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Let’s Have A Real Debate About Aid

As the would-be next Prime Ministers of Britain gear up for tonight’s second televsion debate, focused on foreign policy, we thought we would offer a few thoughts about one of the most important questions: what to do about foreign aid. At first glance, there seems to be little up for grabs. Labour, the Conservatives and the Liberal Democrats all swear solemnly that they will stick to the existing (so far unfulfilled) plan to spend 0.7% of Britain’s national income on aid by 2013. Yet whoever wins the mandate of the British people on 6th May, will face some crucial choices.

The Labour Government that has been in charge for the past 13 years can certainly take credit for a huge increase in aid during its time in office – in 2009 the United Kingdom spent more than £7 billion helping poor countries, compared to little more than £2 billion when Labour came into government. Inflation and economic growth have helped to boost that cash figure but, even as a percentage of national income, Labour has doubled the British taxpayer’s generosity from 0.26% of national income in 1997 to 0.52% in 2009.

Yet, if the other parties are equally committed to continuing to push up the aid budget, so what? Well, Labour wants us to believe that their claim is more plausible since it has actually increased aid while in office, whereas the Conservatives halved the aid budget during their last 18 years in power (aid was 0.51% of national income when Margaret Thatcher won her first election in 1979). This criticism of David Cameron’s Conservatives was echoed by some aid veterans in a recent letter, who aired their fears that the Tories are just making the right noises to fend off the old charge that they are the ‘nasty party’  (“political positioning rather than a serious commitment to tackling global poverty,” as they put it). Cameron has fended of these charges by speaking up vigorously for causes such as eradicating malaria and has even convinced aid champion Jeffrey Sachs to be a cheerleader for him.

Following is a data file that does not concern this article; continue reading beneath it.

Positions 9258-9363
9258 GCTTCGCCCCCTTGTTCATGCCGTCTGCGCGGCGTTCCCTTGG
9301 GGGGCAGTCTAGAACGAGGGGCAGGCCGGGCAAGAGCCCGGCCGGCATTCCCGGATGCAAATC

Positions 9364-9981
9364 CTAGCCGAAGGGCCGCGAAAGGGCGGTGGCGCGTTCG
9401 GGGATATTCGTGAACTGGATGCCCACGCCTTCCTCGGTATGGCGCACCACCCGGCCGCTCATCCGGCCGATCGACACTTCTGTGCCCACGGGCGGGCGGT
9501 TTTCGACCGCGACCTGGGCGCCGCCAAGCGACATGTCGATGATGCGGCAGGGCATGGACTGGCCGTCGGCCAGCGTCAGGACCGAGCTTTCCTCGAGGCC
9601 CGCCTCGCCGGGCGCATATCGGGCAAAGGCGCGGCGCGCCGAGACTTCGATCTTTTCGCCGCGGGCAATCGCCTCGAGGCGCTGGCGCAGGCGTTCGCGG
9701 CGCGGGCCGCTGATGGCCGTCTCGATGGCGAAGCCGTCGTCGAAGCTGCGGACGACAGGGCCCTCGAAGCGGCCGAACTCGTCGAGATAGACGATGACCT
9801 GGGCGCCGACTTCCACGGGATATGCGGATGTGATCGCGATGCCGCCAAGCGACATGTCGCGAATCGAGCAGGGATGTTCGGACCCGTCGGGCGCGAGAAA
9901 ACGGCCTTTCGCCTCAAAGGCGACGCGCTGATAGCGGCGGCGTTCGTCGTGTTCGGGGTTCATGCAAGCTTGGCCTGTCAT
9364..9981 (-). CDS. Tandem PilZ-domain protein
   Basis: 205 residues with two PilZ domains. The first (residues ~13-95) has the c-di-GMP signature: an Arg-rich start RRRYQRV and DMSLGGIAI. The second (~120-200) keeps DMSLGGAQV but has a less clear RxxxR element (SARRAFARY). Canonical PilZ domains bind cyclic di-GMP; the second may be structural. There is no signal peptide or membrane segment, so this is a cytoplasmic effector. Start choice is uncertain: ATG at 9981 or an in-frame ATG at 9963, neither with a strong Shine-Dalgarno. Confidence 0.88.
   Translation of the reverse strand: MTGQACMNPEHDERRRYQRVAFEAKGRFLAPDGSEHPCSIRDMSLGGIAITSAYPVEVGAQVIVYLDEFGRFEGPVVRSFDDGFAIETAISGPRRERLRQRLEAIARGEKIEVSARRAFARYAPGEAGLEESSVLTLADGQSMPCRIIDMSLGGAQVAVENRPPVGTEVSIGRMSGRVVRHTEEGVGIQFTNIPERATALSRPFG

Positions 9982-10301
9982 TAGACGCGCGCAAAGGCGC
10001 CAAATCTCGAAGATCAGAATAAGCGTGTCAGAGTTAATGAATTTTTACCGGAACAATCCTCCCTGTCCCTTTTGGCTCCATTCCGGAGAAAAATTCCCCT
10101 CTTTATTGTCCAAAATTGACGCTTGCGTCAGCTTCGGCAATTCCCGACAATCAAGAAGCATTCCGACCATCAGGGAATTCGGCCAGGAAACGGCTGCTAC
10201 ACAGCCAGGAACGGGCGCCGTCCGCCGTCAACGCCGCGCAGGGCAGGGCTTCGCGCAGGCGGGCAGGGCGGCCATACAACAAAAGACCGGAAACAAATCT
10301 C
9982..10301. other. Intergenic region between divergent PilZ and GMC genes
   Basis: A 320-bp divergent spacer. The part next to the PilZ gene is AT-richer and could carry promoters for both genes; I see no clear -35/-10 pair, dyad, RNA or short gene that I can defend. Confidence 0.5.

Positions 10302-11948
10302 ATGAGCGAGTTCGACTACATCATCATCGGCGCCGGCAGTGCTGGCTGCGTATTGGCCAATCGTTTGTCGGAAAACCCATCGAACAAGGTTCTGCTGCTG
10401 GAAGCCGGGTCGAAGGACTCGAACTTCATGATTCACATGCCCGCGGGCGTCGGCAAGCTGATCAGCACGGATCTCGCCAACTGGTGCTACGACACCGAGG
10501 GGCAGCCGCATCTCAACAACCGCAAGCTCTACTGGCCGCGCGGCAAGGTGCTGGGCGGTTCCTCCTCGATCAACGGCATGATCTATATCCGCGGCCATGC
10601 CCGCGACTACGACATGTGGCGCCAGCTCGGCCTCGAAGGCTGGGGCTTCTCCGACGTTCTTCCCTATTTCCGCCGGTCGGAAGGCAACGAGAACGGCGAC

The reality, however, is that this debate over the 0.7% target is rather beside the point. All the political parties are ducking the tough decisions on public spending that will come thick and fast after the election. In reality, it is hard to believe that aid can be protected from the fiscal axe when it is up against claims on public spending that voters care about far more (polls show that the British public’s support for aid is broad but thin and, for the first time, declining).

Worse, while the UK has stuck to its aid pledges made at the Gleneagles G8 summit in 2005, many of the other rich nations at that meeting have already started resiling from those commitments. Indeed, in 2007, the last time rich countries were asked to throw money into the hat to subsidise World Bank loans to the poorest countries, the UK ended up paying in more (14%) than the United States (12.2%), or Japan (10%), or even Germany ( 7.1%) and France (6.5%) combined.

When the political leaders debate tonight, the real questions they should be addressing are how to make aid achieve real outcomes and how to harness philanthrocapitalism to lever in new financing to close the gap left by shrinking government aid budgets.

One might expect the Conservatives to be taking a lead here, given their anti-big government, ‘Big Society’ agenda. Sadly, they are not. The international development section of their manifesto is a barely-warmed-over repeat of their rather uninspiring policy statement from last year.

The Labour manifesto is an equally disappointing read, especially as Gordon Brown has been a big supporter of philanthrocapitalism in the past through the Social Investment Task Force that he created as Chancellor of the Exchequer in 2000 and through his work with the Gates Foundation on new aid mechanisms like Advance Market Commitments for medicines.

Is Nick Clegg, the leader of the Liberal Democrats, whose promise of new thinking has wooed British voters so far in the campaign, the man to break away from the old aid orthodoxies? Not if you read his party’s manifesto, which offers nothing but platitudes on the subject.

So what should a British government do? Well, it is all set out in our own ‘Philanthrocapitalist Manifesto’ and available to one or all of our political leaders to adopt as their own. Gordon, Dave, Nick – call us.

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